Posted by christopher on September 8, 2012
The Australian High Court has refused to overturn a ruling holding Optus TV liable for copyright infringment for recording and showing from its cloud free over the air broadcasts of the Australian Football League.
From Google/YouTube to Apple/Samsung to Sydney, Australia, the new battles of copyright and intellectual property war are being waged by massive entities seeking to control the distribution of entertainment and ideas.
Although there are no pure or neutral judicial decisions based on law alone, the logic of the upheld appellate court decision seemed, at best, strained:
“The full bench of the Federal Court ruled that the 2004 exemption in the Copyright Act, which was designed to allow people to record TV broadcasts to watch later at a time more convenient, did not apply to the TV Now product, because Optus stood to gain commercially from it. And although the recording system was automated, Optus nonetheless had a role in “making” the recording.”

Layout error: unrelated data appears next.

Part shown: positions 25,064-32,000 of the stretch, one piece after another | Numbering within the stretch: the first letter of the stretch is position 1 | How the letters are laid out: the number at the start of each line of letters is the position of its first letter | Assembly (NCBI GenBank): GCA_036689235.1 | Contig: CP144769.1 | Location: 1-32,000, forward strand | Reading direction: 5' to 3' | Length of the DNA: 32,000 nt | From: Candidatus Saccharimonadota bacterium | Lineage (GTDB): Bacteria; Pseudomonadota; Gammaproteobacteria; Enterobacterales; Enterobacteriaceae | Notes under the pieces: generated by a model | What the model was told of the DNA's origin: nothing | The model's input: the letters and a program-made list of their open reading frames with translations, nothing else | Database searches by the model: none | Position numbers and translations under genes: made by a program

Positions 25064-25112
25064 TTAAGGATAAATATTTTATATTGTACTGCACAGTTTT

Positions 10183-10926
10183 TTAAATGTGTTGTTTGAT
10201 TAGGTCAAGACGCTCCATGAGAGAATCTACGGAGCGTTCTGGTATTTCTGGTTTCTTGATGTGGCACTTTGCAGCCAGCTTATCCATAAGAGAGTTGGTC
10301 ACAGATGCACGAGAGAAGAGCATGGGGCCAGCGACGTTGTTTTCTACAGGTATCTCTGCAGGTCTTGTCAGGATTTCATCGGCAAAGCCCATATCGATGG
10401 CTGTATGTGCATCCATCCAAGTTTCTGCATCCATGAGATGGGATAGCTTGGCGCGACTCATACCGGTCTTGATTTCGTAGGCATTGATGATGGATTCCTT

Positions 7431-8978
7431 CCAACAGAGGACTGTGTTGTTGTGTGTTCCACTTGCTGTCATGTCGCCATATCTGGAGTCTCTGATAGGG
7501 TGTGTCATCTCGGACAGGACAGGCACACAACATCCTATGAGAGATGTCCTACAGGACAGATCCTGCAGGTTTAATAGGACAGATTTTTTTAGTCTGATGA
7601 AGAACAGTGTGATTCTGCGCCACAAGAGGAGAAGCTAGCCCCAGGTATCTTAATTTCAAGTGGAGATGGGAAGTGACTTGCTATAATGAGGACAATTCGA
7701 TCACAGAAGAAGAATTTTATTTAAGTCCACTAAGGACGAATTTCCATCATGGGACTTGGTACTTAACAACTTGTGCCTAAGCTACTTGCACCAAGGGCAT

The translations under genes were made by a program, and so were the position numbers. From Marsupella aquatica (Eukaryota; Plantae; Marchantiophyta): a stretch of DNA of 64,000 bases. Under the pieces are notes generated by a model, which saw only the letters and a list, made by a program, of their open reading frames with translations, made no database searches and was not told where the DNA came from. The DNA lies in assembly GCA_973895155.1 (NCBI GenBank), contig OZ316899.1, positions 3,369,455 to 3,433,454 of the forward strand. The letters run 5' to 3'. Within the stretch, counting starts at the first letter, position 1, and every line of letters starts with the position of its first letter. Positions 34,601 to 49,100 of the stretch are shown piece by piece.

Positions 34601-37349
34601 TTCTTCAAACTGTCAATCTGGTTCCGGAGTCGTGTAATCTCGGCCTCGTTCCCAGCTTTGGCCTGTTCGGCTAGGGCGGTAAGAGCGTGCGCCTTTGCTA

Some commentators worry about the effect that this decision may have on cloud storage services. I see the issue differently. The case has interest because the initial broadcasts were free, financed presumably by advertising revenue, and it is the time shifting prohibition that Professor Matthew Rimmer of the Australian National University sets out in the ZDNet article referenced here that is in play.